17. ^ Harvey 1992, pp. 227–228.
  18. ^ a b c d e f g h i j k l Harvey 1992, p. 228.
  19. ^ a b c d e f g h i j k l m O'Callaghan 2014, p. 42.
  20. ^ a b O'Callaghan 2014, pp. 42–43.
  21. ^ a b c d e O'Callaghan 2014, p. 43.
  22. ^ a b Harvey 1992, pp. 228–229.
  23. ^ a b O'Callaghan 2014, pp. 43–44.
  24. ^ O'Callaghan 2014, p. 44.
  25. ^ O'Callaghan 2014, p. 46.
  26. ^ a b Harvey 1992, pp. 229–230.
  27. ^ a b Harvey 1992, p. 230.
  28. ^ a b c O'Callaghan 2014, p. 49.
  29. ^ a b c d e f g O'Callaghan 2014, p. 53.
  30. ^ a b c Harvey 1992, p. 234.
  31. ^ a b Harvey 1992, p. 231.
  32. ^ a b c d O'Callaghan 2014, p. 50.
  33. ^ O'Callaghan 2014, p. 51.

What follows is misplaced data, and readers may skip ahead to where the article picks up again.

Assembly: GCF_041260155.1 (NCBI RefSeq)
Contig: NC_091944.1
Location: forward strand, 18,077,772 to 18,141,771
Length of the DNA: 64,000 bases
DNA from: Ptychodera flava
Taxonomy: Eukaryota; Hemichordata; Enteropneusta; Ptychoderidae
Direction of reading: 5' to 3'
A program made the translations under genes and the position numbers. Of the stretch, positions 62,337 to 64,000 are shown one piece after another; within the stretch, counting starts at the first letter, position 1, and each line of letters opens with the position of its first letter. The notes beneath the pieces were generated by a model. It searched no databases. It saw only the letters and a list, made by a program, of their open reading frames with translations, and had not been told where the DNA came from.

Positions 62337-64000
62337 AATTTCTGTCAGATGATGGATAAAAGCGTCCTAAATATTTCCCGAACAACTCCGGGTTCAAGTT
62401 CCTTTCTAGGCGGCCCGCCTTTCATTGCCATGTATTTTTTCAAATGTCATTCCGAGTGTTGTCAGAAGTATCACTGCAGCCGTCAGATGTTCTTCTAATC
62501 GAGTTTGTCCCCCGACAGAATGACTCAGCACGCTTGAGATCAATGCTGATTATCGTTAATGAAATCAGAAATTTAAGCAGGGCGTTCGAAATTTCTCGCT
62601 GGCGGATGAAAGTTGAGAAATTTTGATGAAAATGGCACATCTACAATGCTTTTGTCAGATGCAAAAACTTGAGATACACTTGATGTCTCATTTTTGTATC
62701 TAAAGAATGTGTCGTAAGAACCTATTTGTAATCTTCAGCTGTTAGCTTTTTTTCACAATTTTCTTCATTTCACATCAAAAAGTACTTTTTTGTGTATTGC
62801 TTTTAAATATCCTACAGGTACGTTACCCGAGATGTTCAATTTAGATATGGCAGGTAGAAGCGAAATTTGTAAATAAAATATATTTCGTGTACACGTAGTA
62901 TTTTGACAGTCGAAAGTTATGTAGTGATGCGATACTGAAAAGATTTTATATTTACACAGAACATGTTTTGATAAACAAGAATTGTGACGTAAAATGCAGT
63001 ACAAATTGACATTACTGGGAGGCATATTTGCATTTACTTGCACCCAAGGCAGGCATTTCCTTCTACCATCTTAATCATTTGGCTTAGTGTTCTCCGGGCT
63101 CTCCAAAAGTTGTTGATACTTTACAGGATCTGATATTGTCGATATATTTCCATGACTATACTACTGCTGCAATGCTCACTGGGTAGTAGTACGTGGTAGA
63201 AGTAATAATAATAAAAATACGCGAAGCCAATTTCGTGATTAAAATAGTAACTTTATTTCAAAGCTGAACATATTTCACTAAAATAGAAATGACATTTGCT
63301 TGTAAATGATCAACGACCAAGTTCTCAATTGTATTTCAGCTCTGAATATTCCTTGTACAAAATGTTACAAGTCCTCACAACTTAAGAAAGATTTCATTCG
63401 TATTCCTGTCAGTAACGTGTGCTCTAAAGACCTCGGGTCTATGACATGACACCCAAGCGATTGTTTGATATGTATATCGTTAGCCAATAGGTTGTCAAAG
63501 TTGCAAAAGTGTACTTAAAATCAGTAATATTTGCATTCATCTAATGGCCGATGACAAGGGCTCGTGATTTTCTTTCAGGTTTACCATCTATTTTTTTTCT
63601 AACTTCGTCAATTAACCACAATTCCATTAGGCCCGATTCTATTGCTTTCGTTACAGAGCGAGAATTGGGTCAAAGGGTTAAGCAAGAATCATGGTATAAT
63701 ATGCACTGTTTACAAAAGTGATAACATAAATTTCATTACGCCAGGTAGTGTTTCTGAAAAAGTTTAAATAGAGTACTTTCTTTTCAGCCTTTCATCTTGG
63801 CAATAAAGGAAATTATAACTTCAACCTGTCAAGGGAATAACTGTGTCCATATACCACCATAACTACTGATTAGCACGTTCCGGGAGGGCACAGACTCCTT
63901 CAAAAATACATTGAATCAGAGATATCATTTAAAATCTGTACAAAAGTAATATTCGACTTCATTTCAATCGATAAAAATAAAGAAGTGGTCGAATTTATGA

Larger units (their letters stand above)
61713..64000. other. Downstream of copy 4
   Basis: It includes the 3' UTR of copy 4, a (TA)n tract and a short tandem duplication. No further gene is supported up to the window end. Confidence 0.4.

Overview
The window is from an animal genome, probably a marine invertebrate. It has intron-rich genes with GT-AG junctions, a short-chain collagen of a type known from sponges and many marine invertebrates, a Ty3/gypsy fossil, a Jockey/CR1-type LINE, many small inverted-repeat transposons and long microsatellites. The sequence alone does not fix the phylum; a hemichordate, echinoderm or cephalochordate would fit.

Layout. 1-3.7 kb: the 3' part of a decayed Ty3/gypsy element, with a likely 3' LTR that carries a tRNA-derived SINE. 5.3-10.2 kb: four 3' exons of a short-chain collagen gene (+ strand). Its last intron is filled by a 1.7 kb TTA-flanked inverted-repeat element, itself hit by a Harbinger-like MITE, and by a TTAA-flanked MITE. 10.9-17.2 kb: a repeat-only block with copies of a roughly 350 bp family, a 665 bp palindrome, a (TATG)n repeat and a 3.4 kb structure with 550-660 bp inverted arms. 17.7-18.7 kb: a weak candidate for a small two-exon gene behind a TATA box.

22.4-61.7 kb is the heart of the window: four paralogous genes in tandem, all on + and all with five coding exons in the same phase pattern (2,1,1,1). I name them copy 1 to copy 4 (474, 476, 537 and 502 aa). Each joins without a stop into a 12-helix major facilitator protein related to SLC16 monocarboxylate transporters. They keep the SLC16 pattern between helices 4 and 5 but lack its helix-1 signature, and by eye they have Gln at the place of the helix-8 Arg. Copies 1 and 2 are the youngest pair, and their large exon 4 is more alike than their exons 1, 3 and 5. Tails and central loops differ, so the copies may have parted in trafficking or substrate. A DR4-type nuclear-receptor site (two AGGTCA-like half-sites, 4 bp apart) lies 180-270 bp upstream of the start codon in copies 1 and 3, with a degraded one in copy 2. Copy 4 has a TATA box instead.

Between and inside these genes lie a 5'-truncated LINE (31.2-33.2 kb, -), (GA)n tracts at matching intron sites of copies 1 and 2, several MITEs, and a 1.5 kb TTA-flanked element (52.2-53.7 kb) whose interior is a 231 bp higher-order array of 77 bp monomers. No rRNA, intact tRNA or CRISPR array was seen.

34. ^ a b c d e f Harvey 1992, p. 235.
  35. ^ a b O'Callaghan 2014, p. 54.
  36. ^ O'Callaghan 2014, pp. 55–56.
  37. ^ a b Harvey 1992, pp. 221–222.
  38. ^ O'Callaghan 2014, p. 52.

BibliographyEdit

  • Harvey, L. P. (1992). Islamic Spain, 1250 to 1500. Chicago: University of Chicago Press. ISBN 978-0-226-31962-9.
  • Latham, John Derek; Fernández-Puertas, Antonio (1993). "Nasrids". In P. Bearman; Th. Bianquis; C.E. Bosworth; E. van Donzel; W.P. Heinrichs (eds.). The Encyclopaedia of Islam, New Edition. Vol. VII: Mif–Naz. Leiden and New York: Brill. pp. 1020–1029. doi:10.1163/1573-3912_islam_COM_0855. ISBN 978-90-04-09419-2.
  • O'Callaghan, Joseph F. (10 March 2014). The Last Crusade in the West: Castile and the Conquest of Granada. Philadelphia: University of Pennsylvania Press. ISBN 978-0-8122-0935-8.
  • Rubiera Mata, María Jesús (2008). "El Califato Nazarí". Al-Qanṭara (in Spanish). Madrid: Spanish National Research Council. 29 (2): 293–305. doi:10.3989/alqantara.2008.v29.i2.59. ISSN 0211-3589.
Muhammad VII of Granada
Cadet branch of the Banu Khazraj
Born: 1370 Died: 1408
Regnal titles
Preceded by Sultan of Granada
1392–1408
Succeeded by